No Benefit With Boosted Radiation Dose in Esophageal Cancer

Roxanne Nelson, RN, BSN

January 24, 2020

San Francisco — Escalating the dose of radiation therapy does not appear to improve outcomes for patients with esophageal cancer who are receiving definitive chemoradiation, according to new findings.

Overall, patients who received a standard dose of 50.4 Gy to the primary tumor and regional lymph nodes, combined with an integrated boost of 0.4 Gy per fraction (total 61.6 Gy), had no improvement in local control as compared with those receiving the standard dose alone.

The 3-year local progression-free survival (PFS) was 71% in the standard therapy arm vs 73% in the boosted arm, and 3-year overall survival was 41% vs 40%, respectively.

Lead author Maarten C.C.M. Hulshof, MD, PhD, of the Amsterdam University Medical Center, Netherlands, explained that in 2002, a previous dose escalation trial did not find an improvement in survival or local/regional control.

And now after "years of hard work, we are back to where we started, and the standard dose remains at 50 Gy," he said.

The study results were presented here at the 2020 Gastrointestinal Cancers Symposium.

During his presentation, Hulshof pointed out that the standard dose for local regional control in esophageal cancer is about 50 Gy, which is low compared to the dose for other solid tumor sites. As an example, it is 60 Gy to 80 Gy for malignancies of the larynx, lung, bladder, and cervix.

Similarly, local regional control rates are also lower as compared to other tumor sites (50% for the esophagus vs 70%-85% for larynx, bladder, and prostate).

Nearly 20 years ago, the INT 0123 (Radiation Therapy Oncology Group 94-05) dose escalation trial compared high-dose (64.8 Gy) with standard-dose (50.4 Gy) radiation therapy for the treatment of patients with esophageal cancer who were not undergoing surgery (J Clin Oncol. 2002;20[5]:1167-74). No significant difference was found in median survival, 2-year survival, or local/regional failure and local/regional persistence of disease.

"The trial was stopped prematurely, and negative results were never well understood," said Hulshof. "And so we thought there was a need for a dose-escalation trial, which we did in the Netherlands."

The same biological dose was compared "with some innovations," he noted.

Study Details

In this study, 260 patients with clinical stage T2-4, N0-3, M0 carcinoma of the esophagus, and who were ineligible for surgery, were randomized to either a standard dose of 50.4 Gy or a high dose of 61.6 Gy.

The chemotherapy regimen was six concurrent cycles of carboplatin (AUC 2) and paclitaxel (50 mg/m2) for both arms.

The primary endpoint was to improve local PFS by 15%; secondary endpoints were locoregional PFS, overall survival, and toxicity. Patients were stratified for histological subtype, with squamous cell carcinoma comprising about 60% of tumors in both arms.

The trial was started in 2012 and ended in June 2018, and at the time of the analysis, there was a median follow-up of 48 months.

The 3-year locoregional PFS was 53% for the standard-dose group and 63% for the high-dose group.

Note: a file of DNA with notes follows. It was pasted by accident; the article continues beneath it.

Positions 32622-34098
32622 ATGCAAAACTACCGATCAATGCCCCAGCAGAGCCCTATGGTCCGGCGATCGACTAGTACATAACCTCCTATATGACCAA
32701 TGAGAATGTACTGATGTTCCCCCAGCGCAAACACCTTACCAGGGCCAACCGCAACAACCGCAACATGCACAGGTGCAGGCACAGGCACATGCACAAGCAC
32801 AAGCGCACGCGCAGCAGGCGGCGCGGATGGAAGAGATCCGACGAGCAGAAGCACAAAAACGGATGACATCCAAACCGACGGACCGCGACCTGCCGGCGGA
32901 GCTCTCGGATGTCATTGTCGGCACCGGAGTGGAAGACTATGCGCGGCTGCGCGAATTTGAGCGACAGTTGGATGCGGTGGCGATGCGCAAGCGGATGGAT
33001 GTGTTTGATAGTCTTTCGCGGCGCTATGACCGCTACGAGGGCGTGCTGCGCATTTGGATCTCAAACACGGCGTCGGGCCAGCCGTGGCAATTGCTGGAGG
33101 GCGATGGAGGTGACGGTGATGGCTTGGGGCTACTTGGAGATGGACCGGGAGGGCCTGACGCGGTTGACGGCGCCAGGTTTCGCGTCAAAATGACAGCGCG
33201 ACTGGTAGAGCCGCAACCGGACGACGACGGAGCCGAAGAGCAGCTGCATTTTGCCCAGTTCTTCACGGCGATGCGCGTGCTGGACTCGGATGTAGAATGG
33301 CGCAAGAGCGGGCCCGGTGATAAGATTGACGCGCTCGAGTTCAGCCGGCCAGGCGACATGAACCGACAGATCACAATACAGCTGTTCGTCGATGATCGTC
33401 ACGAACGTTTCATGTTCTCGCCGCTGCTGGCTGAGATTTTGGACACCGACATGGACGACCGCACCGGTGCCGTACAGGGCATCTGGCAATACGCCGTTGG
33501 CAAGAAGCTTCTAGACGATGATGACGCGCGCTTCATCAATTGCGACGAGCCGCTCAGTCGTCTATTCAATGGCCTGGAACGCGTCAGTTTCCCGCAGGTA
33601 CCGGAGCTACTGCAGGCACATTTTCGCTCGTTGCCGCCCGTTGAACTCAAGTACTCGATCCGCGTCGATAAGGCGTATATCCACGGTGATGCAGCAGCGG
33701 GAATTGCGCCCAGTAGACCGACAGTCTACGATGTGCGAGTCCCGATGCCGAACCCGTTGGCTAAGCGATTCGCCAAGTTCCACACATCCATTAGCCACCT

When looking at results by histological subtype, 3-year local PFS was 77% for patients with squamous cell and 62% for adenocarcinoma — but by 5 years, the differences largely disappeared.

Overall grade 4 and 5 toxicity was higher in the boosted-dose arm: 10.8% vs 13.6% and 5% vs 8.5%. Hulshof noted that there was "a slight excess of fatal toxicity in the boosted arm."

"We had good local control of 72%," he concluded. "But the disappointing conclusion is that there was no improvement with boosted dose on progression free survival. The standard advised dose remains at 50.4 Gy."

Theory and Practice

In a discussion of the paper, Sara Lonardi, MD, of the Institute of Oncology Veneto, Italy, noted that the higher rate of toxicity seen in this trial was not observed in another recent study conducted at MD Anderson Cancer Center in Houston, Texas (JAMA Oncol. 2019;5[11]:1597-1604).

The results of that phase 1/2 study of chemoradiotherapy with a simultaneous integrated boost of radiotherapy dose found the regimen to be well tolerated, with encouraging local control.

In the current study, "excessive toxicity led to a lower rate of compliance to therapy in the boosted arm," she said. "Compliance parameters were in favor of standard care."

Lonardi also questioned if the rational of "the boost" was strong enough to set up such a large trial with such an ambitious endpoint.

She noted that the benefit seen in this trial was due to hypofractionated radiation and not a boosted dose. Previous studies, including the INT 0123, failed to show superiority for the boosted dose.

"From a theoretical perspective, a boost should work and we should have seen positive results," she said. "This study used more modern radiation treatments and modern regimens of chemotherapy."

Quoting baseball great Yogi Berra, she noted that, "In theory there is no difference between theory and practice. But in practice, there is."

Making another reference to popular culture, this time the TV series Knight Rider, Lonardi pointed out that "it seems that the only turbo boost that works to have a jump ahead is that of David Hasselhoff's supercar."

The study was funded by the Dutch Cancer foundation KWF. Lonardi has disclosed relationships with Merck Serono, Amgen, Lilly, Servier, Bristol Myers Squibb, and Roche. Hulshof has disclosed no relevant financial relationships.

2020 Gastrointestinal Cancers Symposium: Abstract 281. Presented January 23, 2020. 

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